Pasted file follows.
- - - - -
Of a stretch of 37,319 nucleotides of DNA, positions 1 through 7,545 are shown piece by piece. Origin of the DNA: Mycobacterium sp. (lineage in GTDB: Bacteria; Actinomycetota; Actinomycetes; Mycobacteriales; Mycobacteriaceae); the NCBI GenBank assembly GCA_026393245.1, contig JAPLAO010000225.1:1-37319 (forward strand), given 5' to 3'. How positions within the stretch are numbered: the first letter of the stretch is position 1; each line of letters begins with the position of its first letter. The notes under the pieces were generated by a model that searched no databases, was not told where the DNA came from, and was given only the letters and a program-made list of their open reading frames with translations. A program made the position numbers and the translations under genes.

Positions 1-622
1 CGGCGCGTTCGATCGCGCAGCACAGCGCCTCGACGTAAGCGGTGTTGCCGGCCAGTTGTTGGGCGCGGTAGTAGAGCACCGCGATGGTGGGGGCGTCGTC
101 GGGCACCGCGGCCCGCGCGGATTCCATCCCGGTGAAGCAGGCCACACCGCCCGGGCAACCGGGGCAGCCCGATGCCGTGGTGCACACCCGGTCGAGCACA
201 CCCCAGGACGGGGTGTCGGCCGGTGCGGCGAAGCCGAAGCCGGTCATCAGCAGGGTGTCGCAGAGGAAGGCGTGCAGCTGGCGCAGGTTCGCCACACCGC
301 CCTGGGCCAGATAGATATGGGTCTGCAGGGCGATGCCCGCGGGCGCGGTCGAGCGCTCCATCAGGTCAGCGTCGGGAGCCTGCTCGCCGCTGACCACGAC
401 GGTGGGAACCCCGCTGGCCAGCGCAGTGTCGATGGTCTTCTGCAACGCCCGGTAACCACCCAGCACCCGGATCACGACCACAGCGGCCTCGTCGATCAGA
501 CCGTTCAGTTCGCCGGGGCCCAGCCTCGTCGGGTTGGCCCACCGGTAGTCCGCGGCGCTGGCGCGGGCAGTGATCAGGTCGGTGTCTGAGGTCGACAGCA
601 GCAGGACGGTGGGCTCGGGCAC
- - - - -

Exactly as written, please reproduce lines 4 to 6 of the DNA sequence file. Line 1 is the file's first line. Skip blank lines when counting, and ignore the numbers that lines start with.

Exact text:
101 GGGCACCGCGGCCCGCGCGGATTCCATCCCGGTGAAGCAGGCCACACCGCCCGGGCAACCGGGGCAGCCCGATGCCGTGGTGCACACCCGGTCGAGCACA
201 CCCCAGGACGGGGTGTCGGCCGGTGCGGCGAAGCCGAAGCCGGTCATCAGCAGGGTGTCGCAGAGGAAGGCGTGCAGCTGGCGCAGGTTCGCCACACCGC
301 CCTGGGCCAGATAGATATGGGTCTGCAGGGCGATGCCCGCGGGCGCGGTCGAGCGCTCCATCAGGTCAGCGTCGGGAGCCTGCTCGCCGCTGACCACGAC